Old perfume houses show they’ve still got it! After Oriza L. Legrand, Volnay, l’Institut très Bien or Jean Patou these past few years, Le Galion is born again from ashes, too.
“It has been an incredible discovery”, says the man to whom we owe this new page of history, Nicolas Chabot, raised in a family where “everyone worked in perfume” and who has worked for some big names in the luxury industry as a sales rep himself. “I was at a flee market when, by pure chance, I stumbled upon a bottle of Sortilège. Le Galion? That name rang no bell. I started flipping through the pages of Les Parfums by Elizabeth de Feydeau and I patiently went on with my research. Slowly, I unfolded the whole story of Le Galion”. And what a story!
Founded in the early 1920s by the Prince Murat, a descendant of Napoleon, the House is bought in 1935 by Paul Vacher, a legendary perfumer who composed, among other things, the mythical Miss Dior (the 1946 version), Diorling (now discontinued) or Lanvin’s Arpège, Rumeur and Scandal. As early as 1936, for Le Galion, the flower lover composes Sortilège, an aldehydic floral whose formula contains no less than eighty natural essences, and whose success is immediate.
In the Parisian suburb of Neuilly, in the private mansion the House uses as factory and office, he creates some thirty more perfumes until the beginning of the 1970s. When Paul Vacher dies, in 1975, his daughter Dominique, who had been working and learning the ropes with him for fifteen years, becomes the perfumer of Le Galion. But soon the House is bought by Sarah Lee Corporation. Swallowed by the American giant, who couldn’t care less about the patrimony it held in its hands, Le Galion falls into disuse and eventually disappears in the 1980s (a story that can only remind of what happened when Procter & Gamble bought the Jean Patou perfumes in the 2000s).
It seemed like Le Galion might as well never see the light of day again, if it wasn’t for Nicolas Chabot’s pugnacity, as he eventually managed to get in touch with Dominique and to talk her into the adventure. Her and Nicolas gathered a dream team of three perfumers to make the ancient formulas live again and to work out the problems posed by the fact that many of the raw materials used back then are now forbidden. Among them, the excellent Thomas Fontaine, who had already tried his hands at the exercise when he recomposed the recently reedited vintage fragrances of Jean Patou’s Collection Héritage. Le Galion has thus relaunched 9 first perfumes in September.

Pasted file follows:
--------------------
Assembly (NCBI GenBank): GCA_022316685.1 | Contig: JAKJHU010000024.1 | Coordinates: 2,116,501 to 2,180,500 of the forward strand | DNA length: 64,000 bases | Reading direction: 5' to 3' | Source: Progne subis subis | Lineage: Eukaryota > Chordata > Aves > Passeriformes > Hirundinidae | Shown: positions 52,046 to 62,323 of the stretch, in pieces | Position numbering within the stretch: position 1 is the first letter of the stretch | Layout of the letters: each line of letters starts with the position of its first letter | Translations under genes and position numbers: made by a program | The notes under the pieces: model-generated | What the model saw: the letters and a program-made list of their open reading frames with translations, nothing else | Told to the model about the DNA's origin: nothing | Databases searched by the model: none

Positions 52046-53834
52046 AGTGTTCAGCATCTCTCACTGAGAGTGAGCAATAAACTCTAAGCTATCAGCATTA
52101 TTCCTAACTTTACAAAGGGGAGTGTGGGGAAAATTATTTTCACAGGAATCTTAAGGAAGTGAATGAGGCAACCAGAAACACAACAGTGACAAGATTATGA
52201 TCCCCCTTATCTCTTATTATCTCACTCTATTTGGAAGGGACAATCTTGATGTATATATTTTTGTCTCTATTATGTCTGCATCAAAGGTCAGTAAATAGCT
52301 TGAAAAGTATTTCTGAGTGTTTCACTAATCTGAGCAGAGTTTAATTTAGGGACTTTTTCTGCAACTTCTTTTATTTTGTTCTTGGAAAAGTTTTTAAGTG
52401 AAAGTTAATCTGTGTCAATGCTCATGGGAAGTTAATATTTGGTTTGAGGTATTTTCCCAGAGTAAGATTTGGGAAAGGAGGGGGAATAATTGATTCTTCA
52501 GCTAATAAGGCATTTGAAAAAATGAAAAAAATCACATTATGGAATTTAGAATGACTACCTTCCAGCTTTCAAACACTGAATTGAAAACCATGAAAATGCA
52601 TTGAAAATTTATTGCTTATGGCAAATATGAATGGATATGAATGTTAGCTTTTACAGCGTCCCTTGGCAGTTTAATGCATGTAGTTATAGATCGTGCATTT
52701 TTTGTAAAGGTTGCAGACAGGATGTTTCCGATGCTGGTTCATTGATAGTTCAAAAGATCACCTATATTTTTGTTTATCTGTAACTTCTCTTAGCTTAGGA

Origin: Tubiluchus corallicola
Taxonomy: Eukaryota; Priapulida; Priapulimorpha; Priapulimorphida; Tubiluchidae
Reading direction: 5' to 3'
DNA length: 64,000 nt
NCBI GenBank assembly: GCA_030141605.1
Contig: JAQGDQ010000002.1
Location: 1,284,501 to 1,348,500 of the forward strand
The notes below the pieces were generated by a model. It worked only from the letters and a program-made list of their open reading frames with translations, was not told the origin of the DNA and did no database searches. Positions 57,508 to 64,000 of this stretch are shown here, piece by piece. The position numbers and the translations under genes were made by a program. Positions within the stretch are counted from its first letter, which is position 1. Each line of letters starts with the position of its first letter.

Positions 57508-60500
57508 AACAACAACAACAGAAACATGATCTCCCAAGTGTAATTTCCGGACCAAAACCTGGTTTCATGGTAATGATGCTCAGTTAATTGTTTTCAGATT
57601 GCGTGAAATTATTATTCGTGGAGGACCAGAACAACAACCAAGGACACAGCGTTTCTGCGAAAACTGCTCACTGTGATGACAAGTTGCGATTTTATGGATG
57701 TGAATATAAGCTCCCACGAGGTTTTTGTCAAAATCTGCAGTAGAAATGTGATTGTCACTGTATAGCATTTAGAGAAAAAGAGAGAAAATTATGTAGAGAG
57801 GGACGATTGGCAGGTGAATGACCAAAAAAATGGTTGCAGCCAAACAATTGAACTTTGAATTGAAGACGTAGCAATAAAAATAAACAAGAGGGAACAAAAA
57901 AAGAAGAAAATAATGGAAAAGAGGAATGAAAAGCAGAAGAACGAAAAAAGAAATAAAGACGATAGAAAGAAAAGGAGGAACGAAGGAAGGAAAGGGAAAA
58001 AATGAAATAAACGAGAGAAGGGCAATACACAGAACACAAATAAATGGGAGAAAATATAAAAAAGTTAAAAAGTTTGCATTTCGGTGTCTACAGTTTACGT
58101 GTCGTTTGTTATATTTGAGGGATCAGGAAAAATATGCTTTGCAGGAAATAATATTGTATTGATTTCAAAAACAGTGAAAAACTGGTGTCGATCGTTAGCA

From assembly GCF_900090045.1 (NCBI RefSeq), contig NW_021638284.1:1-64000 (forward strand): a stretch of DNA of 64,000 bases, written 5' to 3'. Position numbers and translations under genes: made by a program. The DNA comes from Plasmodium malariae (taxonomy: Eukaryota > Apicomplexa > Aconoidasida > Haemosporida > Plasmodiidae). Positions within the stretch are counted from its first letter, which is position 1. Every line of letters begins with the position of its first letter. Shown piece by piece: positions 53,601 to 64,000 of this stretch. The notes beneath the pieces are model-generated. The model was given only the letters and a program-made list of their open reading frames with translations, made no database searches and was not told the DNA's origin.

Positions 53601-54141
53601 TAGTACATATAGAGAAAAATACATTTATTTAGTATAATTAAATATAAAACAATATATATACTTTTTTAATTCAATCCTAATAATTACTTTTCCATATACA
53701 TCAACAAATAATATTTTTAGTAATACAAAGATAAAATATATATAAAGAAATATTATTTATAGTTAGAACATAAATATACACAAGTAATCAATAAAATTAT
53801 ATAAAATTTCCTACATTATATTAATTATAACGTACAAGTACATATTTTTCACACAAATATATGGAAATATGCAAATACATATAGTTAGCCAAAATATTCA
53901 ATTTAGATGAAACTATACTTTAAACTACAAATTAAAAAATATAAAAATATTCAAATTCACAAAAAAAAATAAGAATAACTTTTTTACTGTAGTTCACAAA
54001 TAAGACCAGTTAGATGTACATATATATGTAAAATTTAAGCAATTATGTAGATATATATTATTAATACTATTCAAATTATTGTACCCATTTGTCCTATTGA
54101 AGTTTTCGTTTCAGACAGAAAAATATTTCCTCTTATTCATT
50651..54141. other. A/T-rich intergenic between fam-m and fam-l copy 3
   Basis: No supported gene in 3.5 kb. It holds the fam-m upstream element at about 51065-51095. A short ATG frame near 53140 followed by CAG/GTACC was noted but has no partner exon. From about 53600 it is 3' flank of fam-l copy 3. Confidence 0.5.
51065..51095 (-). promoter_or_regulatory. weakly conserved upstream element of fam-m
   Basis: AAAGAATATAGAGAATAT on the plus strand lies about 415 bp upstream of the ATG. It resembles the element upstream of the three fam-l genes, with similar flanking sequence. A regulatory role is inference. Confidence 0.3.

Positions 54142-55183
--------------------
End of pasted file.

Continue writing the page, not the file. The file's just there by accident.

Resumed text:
As for the soliflores, we are mesmerized by the crystal-clear elegance of Iris (composed in 1937) and surprised by the crisp greenness of Tubéreuse (1937), far from the heady cliché that often sticks to this beautiful flower. We literally feel hit by a whip lash when disvocering the very, very citrusy notes of Whip (1953), which then unveils a beautiful floral heart; we are charmed by the oriental and sensuous feel of 222, an unsigned creation found in the archives of Le Galion, and we discover, not without emotion, the famous Sortilège, whose 2014 version, if we believe Nicolas Chabot, is just a tad less old-lady-ish than the original. As for the references labelled as “masculine”, they’re a slap in the face too. Ah, if only we could encounter the beautiful chypre-leathery notes of Eau Noble (1972) in the metro every now and then… Let’s comfort ourselves: from now on, the dream could become reality.
On sale at Jovoy in Paris, and in the Ombres Portées stores across France, Le Galion fragrances can be found at Liberty in London and at Le Galion’s online store.
Great read on Bois de Jasmin: a few extracts, translated into English, of an article by Michel Arbaud on Paul Vacher, published in 1943.
Read or re-read on Flair: The rebirth of Jean Patou perfumes.
I’ve just discovered your blog and will be reading more articles on it – really informative.
Thank you Megan 🙂